Worsening of depression and/or emergence of suicidal ideation and behavior suicidality or unusual changes in the behavior may occur in both adult and pediatric patients with major depressive disorder and other psychiatric disorder, whether or not they are taking antidepressants. This risk may persist until clinical important remission occurs. Suicide is a known risk of depression and certain other psychiatric disorders, and these disorders themselves are the strongest predictors of suicide. However, these has been a long standing concern that antidepressants may have a role in including worsening of the depression and the emergence of the suicidality in the certain patients during the early phases of treatment.
Mirtazapine should not be used in the treatment of children and adolescents under the age of 18 years. Suicide-related behaviors (suicide attempt and suicidal thoughts), and hostility (predominantly aggression, oppositional behavior and anger) were more frequently observed in clinical trials among children and adolescents treated with antidepressants compared to those treated with placebo. If, based on clinical need, a decision to treat is nevertheless taken, the patient should be carefully monitored for the appearance of suicidal symptoms. In addition, long-term safety data in children and adolescents concerning growth, maturation and cognitive and behavioral development are lacking.
Bone marrow depression, usually presenting as granulocytopenia or agranulocytosis, has been reported during treatment with mirtazapine. Reversible agranulocytosis has been reported as a rare occurrence in clinical studies with mirtazapine. In the post marketing period with mirtazapine very rare cases of agranulocytosis have been reported, mostly reversible, but in some cases fatal. Fatal cases mostly concerned patients with an age above 65. The physician should be alert to symptoms such as fever, sore throat, stomatitis or other signs of infection; when such symptoms occur, treatment should be stopped and blood counts taken.
Careful dosing as well as regular and close monitoring is necessary in patients with: Epilepsy and organic brain syndrome: From clinical experience it appears that insults occur rarely in patients treated with mirtazapine.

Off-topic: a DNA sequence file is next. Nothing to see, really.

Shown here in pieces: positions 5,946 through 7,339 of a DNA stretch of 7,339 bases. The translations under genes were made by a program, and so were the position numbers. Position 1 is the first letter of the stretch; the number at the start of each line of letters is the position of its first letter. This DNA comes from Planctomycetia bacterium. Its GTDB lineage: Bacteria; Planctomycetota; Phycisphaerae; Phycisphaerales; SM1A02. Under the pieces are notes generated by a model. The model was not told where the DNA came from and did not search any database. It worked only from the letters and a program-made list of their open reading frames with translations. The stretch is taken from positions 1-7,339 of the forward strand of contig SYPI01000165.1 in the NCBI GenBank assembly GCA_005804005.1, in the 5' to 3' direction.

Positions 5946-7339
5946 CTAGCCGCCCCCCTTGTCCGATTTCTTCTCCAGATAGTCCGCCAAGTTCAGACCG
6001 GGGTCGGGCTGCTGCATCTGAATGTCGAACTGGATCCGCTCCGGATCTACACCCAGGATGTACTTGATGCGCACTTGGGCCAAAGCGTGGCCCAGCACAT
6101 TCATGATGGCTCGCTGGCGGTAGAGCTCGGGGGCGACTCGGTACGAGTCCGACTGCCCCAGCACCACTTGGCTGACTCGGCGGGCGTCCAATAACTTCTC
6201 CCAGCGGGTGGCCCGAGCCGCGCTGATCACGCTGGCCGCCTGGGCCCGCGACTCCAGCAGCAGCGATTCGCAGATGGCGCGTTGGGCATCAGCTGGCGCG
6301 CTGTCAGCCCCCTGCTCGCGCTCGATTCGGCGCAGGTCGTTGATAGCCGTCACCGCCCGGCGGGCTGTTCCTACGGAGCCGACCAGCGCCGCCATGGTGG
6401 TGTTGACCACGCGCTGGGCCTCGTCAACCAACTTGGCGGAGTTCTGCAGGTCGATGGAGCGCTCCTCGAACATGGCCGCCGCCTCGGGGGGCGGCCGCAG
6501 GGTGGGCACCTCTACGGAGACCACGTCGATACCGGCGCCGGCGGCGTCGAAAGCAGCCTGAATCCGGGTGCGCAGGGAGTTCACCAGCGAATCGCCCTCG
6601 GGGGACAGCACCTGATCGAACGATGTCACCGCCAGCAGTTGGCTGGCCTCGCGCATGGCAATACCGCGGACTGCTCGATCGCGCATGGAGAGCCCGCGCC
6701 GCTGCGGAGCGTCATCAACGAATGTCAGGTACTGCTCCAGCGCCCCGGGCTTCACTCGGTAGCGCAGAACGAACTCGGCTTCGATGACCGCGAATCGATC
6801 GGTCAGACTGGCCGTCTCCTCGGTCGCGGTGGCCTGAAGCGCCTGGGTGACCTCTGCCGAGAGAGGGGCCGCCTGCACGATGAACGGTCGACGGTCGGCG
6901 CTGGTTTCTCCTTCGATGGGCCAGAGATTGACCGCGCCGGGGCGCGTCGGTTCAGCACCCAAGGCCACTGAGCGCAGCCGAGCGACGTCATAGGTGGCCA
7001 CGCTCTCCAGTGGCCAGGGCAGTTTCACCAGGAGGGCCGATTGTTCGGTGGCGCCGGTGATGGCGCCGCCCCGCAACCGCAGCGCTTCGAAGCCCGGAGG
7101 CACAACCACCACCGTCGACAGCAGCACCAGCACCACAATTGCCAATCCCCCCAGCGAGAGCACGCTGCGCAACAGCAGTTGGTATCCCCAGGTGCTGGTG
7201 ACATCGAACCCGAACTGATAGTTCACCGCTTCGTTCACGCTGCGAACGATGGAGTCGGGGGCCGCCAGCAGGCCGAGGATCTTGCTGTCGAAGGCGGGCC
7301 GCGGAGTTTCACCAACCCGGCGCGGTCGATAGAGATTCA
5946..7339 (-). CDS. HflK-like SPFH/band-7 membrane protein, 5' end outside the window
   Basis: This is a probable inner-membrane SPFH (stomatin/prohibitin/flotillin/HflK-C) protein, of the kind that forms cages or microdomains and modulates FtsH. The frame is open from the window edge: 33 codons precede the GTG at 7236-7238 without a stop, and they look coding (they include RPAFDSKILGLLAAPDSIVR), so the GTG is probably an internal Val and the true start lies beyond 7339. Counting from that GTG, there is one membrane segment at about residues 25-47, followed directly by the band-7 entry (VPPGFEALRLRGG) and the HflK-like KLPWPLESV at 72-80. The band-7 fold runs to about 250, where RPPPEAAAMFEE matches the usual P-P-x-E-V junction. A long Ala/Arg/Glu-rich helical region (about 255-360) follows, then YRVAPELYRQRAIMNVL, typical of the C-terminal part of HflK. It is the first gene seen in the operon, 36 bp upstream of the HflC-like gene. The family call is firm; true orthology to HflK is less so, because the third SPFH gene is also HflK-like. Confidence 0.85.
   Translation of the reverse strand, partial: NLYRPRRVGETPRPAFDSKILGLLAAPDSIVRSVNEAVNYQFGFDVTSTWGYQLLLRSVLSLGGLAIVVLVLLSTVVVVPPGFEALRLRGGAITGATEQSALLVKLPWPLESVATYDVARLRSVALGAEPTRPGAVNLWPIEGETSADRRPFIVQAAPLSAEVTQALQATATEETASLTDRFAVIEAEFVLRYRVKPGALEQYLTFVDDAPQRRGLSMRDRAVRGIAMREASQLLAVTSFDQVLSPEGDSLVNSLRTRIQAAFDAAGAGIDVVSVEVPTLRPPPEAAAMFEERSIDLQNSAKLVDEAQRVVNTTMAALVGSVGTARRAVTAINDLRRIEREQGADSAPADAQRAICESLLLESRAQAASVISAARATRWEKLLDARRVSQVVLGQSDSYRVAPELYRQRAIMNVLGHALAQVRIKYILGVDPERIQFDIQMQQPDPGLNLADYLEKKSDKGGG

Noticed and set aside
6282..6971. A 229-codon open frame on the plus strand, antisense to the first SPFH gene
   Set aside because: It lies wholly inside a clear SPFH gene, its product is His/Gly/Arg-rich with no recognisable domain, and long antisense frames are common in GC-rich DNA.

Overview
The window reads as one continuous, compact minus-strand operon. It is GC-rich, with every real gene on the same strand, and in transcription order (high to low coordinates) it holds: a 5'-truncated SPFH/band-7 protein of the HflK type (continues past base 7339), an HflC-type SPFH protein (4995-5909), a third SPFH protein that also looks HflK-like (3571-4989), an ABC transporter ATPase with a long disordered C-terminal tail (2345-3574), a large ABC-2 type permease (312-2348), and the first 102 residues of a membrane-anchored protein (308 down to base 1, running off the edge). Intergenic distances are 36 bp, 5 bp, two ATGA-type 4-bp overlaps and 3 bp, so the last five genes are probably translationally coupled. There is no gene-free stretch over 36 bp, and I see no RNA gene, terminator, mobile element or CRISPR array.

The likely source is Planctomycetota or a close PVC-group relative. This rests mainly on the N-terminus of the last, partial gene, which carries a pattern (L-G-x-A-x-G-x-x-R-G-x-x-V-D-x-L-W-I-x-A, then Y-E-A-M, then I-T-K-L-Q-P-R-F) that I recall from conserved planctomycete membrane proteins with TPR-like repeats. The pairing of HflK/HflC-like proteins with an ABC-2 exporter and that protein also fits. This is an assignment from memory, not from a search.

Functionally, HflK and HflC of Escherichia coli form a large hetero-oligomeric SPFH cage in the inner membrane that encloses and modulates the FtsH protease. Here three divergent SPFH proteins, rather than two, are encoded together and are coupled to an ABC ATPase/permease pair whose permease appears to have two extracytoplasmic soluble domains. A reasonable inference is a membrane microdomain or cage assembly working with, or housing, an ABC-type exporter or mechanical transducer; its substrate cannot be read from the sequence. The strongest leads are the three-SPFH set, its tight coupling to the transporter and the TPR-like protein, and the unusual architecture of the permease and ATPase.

Hepatic impairment: Following a single 15 mg oral dose of mirtazapine, the clearance of mirtazapine was approximately 35% decreased in mild to moderate hepatically impaired patients, compared to subjects with normal hepatic function. The average plasma concentration of mirtazapine was about 55% increased.
Renal impairment: Following a single 15 mg oral dose of mirtazapine, in patients with moderate (creatinine clearance <40 ml/min) and severe (creatinine clearance ≤10 ml/min) renal impairment the clearance of mirtazapine was about 30% and 50% decreased respectively, compared to normal subjects. The average plasma concentration of mirtazapine was about 55% and 115% increased respectively. No significant differences were found in patients with mild renal impairment (creatinine clearance <80 ml/min) as compared to the control group.
Cardiac diseases like conduction disturbances, angina pectoris and recent myocardial infarction, where normal precautions should be taken and concomitant medicines carefully administered.
Low blood pressure.
As with other antidepressants, care should be taken in patients with: Micturition disturbances like prostate hypertrophy (although problems are not to be expected because mirtazapine possesses only very weak anticholinergic activity).
Acute narrow-angle glaucoma and increased intra-ocular pressure (also here little chance of problems with mirtazapine because of its very weak anticholinergic activity).
Treatment should be discontinued if jaundice occurs.
Moreover, as with other antidepressants, the following should be taken into account: Worsening of psychotic symptoms can occur when antidepressants are administered to patients with schizophrenia or other psychotic disturbances; paranoid thoughts can be intensified.
When the depressive phase of manic-depressive psychosis is being treated, it can transform into the manic phase.
With regard to the chance of suicide, in particular at the beginning of treatment, only a limited number of mirtazapine film-coated tablets should be given to the patient.